The second option is to allow more consolidation. Consolidation creates the economies of scale necessary for keeping rates down. Economies of scale means lower cost per unit of service provided. Bigger firms help to deliver this type of scale. This is why denying the AT&T, T-Mobile merger was a big mistake.

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Norquist raps FCC on knuckles for pulling a John Kerry

Grover Norquist co-authored a piece criticizing the FCC’s foot-dragging on the issue of spectrum access. As a case study, Mr. Norquist refers to the challenges LightSquared is facing from other agencies while the FCC apparently is looking the other way. According to Mr. Norquist, the FCC is pulling a John Kerry double take: I was for LightSquared building a $14 billion 4G network before I was against LightSquared building a $14 billion network.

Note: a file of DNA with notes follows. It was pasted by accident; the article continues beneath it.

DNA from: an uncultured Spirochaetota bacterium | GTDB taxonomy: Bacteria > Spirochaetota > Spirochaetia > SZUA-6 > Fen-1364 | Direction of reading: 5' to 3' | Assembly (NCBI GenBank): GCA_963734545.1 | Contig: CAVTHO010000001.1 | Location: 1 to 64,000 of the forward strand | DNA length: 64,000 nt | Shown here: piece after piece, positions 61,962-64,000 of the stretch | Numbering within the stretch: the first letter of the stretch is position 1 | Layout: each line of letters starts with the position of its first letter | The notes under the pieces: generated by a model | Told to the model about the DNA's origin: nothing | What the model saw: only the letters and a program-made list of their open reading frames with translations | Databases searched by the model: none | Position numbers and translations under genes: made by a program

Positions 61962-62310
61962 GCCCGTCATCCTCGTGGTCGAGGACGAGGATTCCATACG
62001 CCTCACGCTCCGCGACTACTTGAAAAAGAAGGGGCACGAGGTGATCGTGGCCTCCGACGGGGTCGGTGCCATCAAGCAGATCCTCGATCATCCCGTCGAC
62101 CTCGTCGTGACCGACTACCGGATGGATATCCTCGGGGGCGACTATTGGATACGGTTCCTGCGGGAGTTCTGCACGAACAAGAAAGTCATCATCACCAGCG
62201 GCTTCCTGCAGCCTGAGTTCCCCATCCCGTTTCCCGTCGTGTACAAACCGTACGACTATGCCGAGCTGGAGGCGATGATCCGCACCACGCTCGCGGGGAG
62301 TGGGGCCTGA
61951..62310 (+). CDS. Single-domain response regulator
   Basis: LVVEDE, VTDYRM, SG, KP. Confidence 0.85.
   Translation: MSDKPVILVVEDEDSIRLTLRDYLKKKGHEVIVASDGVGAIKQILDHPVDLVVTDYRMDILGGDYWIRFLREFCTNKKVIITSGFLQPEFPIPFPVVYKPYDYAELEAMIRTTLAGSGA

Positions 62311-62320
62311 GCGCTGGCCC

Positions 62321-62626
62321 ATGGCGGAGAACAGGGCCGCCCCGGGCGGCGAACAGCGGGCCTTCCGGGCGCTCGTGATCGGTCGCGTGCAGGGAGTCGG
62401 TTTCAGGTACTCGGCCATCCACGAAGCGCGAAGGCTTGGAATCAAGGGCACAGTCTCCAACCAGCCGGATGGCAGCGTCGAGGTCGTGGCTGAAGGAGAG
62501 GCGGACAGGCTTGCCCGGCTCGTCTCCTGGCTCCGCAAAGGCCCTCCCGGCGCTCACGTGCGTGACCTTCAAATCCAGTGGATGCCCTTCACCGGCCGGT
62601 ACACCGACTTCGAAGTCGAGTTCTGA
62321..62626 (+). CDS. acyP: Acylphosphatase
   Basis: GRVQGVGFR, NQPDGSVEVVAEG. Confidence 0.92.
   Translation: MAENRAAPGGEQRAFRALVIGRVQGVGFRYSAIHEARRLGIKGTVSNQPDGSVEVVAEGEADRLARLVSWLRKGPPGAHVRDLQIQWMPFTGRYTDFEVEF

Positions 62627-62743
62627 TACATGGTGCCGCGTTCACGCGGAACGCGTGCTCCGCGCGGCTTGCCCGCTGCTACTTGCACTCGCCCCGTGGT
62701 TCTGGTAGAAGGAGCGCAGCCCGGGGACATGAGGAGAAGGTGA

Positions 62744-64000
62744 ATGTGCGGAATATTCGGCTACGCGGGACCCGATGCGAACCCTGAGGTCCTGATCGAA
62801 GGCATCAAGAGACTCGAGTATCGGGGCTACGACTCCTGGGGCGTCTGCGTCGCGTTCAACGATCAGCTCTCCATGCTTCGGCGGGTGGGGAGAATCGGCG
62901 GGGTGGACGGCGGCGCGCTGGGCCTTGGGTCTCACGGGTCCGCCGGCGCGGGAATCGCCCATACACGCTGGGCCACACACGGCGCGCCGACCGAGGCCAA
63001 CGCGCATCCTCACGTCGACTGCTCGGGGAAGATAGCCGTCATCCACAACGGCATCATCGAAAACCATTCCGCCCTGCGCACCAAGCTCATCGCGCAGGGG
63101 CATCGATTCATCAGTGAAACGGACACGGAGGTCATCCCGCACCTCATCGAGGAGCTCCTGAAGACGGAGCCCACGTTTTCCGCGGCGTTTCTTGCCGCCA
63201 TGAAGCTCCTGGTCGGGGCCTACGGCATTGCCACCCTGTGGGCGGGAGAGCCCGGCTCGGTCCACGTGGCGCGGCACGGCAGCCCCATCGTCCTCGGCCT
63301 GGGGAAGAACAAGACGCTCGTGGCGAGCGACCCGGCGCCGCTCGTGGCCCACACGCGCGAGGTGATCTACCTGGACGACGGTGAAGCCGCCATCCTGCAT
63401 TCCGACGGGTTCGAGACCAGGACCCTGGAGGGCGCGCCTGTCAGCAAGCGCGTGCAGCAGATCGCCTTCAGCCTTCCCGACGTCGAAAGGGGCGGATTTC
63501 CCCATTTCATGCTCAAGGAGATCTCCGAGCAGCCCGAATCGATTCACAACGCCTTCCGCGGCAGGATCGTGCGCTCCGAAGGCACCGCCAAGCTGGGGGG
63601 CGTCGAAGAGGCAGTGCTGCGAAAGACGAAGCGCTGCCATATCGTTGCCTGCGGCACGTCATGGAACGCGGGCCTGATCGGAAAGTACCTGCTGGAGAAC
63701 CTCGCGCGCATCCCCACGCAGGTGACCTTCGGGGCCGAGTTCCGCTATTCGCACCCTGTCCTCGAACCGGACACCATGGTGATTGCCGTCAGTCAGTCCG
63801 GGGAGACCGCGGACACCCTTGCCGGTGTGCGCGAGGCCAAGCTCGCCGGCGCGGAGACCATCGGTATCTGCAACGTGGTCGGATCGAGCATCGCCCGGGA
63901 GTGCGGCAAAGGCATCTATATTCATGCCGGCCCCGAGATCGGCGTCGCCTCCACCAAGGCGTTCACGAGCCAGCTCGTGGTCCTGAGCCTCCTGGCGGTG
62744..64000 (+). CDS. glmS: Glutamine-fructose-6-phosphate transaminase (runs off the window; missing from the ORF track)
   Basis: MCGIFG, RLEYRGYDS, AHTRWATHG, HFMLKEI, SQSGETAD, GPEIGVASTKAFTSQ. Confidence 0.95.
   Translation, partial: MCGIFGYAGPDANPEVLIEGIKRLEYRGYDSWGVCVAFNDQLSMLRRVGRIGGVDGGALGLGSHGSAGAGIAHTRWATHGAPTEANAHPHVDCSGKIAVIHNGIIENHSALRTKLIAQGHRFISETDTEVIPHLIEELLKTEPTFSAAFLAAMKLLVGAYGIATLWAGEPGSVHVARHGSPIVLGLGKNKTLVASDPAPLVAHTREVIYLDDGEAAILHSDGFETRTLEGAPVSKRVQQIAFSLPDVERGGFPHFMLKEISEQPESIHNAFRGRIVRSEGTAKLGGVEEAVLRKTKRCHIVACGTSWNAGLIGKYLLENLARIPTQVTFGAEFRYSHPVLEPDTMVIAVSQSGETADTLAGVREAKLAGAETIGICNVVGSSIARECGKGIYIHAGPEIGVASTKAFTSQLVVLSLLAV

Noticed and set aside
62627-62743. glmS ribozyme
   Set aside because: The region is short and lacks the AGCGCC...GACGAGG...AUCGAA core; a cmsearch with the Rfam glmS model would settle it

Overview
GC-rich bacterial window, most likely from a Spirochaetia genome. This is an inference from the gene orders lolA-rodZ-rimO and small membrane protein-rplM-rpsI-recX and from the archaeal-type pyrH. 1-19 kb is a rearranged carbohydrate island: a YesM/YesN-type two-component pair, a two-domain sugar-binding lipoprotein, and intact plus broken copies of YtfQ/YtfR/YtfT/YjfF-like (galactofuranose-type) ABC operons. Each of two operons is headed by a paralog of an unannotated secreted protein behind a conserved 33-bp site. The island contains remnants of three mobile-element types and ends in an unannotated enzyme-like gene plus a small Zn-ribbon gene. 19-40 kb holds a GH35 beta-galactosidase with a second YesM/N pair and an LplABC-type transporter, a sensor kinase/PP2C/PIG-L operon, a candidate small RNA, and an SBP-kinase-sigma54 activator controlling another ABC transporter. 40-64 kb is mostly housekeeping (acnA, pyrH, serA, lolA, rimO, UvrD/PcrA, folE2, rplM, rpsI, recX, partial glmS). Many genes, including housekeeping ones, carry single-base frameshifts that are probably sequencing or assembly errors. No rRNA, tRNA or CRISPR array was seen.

I did appreciate Mr. Norquist’s take on the FCC’s push for rules that would basically allow the agency to choose to whom spectrum will go and to decide who gets to bid on it in the first place. What the FCC is signaling is not competitive bidding. The FCC should not be picking winners and losers. The Japanese did something similar in the 1990s; picking the industries they felt should survive.

Have you heard of the Lost Decade? This type of economic strategy didn’t help Japan pull out of its economic and financial doldrums. Why should we expect picking favorites to work here in the U.S.?